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George Floyd, Whose Death Ignited A Social Justice Movement, To Be Buried In Houston

A woman stops to photograph a memorial for George Floyd at The Fountain of Praise church on Tuesday in Houston.

A woman stops to photograph a memorial for George Floyd at The Fountain of Praise church on Tuesday in Houston. Eric Gay/AP

George Floyd, whose killing by police inspired days of protests in the U.S. and around the world calling for an end to systemic racism and police brutality, will be laid to rest on Tuesday in his hometown of Houston.

The black man died after a white Minneapolis police officer kneeled on his neck for nearly nine minutes on May 25. A video captured by a bystander showed Floyd pleading for air and calling out for his mother.

Floyd, who was 46 years old when he was killed, will now be buried next to his mother.

His family's funeral service is set to begin at 11 a.m. local time at The Fountain of Praise church. It follows days of public memorials that drew thousands of mourners, including one in Houston on Monday, one near his birthplace in North Carolina over the weekend and one last week in Minneapolis.

The funeral service will be a private, though a live stream is available here.

On Monday, hundreds of mourners braved sweltering temperatures in Houston to pay their respects to Floyd, who lay in an open gold-colored casket. Many wore T-shirts that said "Black Lives Matter" and "I can't breathe."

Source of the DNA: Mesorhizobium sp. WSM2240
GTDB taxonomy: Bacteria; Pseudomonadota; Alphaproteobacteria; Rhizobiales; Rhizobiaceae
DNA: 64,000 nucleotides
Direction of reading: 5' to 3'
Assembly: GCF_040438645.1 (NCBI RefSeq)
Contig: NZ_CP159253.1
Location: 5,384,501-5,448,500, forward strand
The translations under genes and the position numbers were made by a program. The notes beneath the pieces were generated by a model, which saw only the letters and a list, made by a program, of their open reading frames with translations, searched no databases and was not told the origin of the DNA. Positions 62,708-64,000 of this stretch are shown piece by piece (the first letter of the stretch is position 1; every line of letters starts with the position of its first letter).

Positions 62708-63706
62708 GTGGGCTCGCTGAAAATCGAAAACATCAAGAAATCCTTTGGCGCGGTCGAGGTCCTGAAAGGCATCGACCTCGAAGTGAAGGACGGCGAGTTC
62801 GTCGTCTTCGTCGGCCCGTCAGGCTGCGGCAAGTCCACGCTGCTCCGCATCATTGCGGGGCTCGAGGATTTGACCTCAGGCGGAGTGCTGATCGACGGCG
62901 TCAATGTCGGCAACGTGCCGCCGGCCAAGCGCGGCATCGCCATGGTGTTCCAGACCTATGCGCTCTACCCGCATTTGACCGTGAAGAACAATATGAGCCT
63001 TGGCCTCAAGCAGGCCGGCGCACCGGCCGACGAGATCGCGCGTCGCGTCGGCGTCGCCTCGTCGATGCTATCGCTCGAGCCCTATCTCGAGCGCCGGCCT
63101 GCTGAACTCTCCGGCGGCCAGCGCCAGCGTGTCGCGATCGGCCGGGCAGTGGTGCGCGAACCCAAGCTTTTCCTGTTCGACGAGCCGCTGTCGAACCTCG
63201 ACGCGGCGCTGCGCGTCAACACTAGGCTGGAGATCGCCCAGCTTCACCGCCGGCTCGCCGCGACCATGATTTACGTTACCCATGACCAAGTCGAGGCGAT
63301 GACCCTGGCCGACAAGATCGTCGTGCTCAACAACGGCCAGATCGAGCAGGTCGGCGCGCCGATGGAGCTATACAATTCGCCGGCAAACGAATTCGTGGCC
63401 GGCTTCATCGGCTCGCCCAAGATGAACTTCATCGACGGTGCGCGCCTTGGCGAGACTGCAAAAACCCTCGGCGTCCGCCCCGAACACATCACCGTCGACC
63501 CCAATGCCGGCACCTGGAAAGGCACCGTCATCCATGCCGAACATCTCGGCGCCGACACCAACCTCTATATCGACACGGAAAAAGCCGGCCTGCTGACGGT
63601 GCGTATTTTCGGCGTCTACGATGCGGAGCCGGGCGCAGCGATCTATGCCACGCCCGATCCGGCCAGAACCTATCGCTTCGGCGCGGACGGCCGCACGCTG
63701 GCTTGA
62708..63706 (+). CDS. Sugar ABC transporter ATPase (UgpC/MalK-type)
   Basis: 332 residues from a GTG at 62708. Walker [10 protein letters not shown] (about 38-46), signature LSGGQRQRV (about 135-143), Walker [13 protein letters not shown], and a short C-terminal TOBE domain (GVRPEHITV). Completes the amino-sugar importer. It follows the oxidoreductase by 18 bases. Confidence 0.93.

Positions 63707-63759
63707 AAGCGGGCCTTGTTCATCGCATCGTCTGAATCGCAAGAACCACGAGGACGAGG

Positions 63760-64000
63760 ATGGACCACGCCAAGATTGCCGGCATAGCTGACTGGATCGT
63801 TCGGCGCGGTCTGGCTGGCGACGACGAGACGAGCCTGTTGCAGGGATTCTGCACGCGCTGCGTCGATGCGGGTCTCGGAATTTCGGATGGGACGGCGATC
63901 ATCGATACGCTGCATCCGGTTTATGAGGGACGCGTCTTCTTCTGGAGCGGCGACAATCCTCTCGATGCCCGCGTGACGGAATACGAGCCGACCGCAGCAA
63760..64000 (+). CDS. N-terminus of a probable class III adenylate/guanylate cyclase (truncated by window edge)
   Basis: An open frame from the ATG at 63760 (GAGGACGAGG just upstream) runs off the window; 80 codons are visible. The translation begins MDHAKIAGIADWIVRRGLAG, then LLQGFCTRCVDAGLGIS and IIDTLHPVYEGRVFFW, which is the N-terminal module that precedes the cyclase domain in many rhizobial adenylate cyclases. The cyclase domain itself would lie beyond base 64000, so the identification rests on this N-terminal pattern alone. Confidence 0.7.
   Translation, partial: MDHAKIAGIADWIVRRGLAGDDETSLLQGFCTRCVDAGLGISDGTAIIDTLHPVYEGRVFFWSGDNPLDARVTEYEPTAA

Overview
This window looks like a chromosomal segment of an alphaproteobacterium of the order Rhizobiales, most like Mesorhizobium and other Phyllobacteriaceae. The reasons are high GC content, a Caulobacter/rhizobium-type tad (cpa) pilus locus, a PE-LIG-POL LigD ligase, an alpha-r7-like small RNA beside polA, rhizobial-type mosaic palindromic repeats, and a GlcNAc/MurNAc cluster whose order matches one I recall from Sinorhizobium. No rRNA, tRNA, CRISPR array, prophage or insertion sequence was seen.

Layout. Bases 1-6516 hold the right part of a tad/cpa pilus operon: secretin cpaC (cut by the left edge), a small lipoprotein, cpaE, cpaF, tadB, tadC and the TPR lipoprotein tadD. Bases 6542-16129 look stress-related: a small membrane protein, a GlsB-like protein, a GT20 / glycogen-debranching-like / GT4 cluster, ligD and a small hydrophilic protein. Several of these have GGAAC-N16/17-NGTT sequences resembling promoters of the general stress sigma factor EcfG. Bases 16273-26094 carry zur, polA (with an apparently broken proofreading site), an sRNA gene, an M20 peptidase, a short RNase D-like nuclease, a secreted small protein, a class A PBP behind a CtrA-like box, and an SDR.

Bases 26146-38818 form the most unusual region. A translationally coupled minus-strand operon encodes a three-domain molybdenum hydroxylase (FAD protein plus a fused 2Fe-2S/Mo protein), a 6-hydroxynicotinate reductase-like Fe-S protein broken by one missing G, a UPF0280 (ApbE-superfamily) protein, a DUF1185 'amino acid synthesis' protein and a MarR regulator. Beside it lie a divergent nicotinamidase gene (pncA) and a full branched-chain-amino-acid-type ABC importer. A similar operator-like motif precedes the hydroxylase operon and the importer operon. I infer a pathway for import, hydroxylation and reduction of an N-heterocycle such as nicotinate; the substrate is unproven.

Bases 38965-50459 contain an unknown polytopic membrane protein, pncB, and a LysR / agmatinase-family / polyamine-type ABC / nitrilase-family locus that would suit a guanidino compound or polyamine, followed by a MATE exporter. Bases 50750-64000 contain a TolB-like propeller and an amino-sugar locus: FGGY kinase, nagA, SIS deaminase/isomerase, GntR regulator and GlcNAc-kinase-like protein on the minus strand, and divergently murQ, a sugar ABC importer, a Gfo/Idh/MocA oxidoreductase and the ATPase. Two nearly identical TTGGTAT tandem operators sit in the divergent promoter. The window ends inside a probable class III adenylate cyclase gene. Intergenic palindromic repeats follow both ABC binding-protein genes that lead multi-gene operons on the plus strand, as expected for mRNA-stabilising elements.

Visitors were required to wear face coverings and gloves before entering the church to prevent the spread of coronavirus.

Joe Biden, the former U.S. vice president and presumptive 2020 Democratic presidential nominee, met with members of the Floyd family.

Biden is not expected to attend "out of concern his Secret Service detail would create a disruption" Houston Public Media reported.

Following the public memorial, civil rights activist Rev. Al Sharpton vowed the marches that have been held in cities across the United States and nations across the world, including Germany and England, will continue.

Sharpton also said the Floyd family joins a list of other black families who have lost loved ones killed by police, including Eric Garner in New York and Michael Brown in Ferguson, Mo., both in 2014, and Botham Jean in Dallas in 2018.

Sharpton also paid tribute to Ahmaud Arbery, who was killed in Glynn County, Ga., in February. One of the three white men accused of murdering him is a retired law enforcement officer.

The fatal shooting of Breonna Taylor, who was killed in her home in March by police executing a no-knock search warrant, has also sparked protest in Louisville in recent days.

"Know that none of these family members asked to be an activist or a leader," Sharpton said.

"They've been thrust into a role they did not ask for. So we are standing with them as they have now become the forefront of a new wave that I think will change policing in America, forever."

$1 Million Bail Set For Derek Chauvin

Derek Chauvin, the former Minneapolis police officer seen in the video with his knee on Floyd's neck, appeared in Hennepin County District Court in Minneapolis via video link on Monday.

As NPR reported, a judge set his bail at $1 million dollars with conditions. That means he is eligible for supervised released. He could also be released without conditions at a higher bail amount of $1.25 million.

Chauvin is charged with second-degree murder in Floyd's death.

Three other Minneapolis police officers, who, like Chauvin, were terminated and arrested after Floyd's death, are facing charges of aiding and abetting murder.

Also on Monday, House Democrats unveiled new legislation that, if passed, would bring widespread reforms to policing in the United States.

The Justice in Policing Act of 2020 has more than 200 sponsors. Among reforms the bill calls for includes prohibiting the use of chokeholds, a ban no-knock warrants in narcotics-related cases and establishing a national registry to track misconduct by law enforcement.

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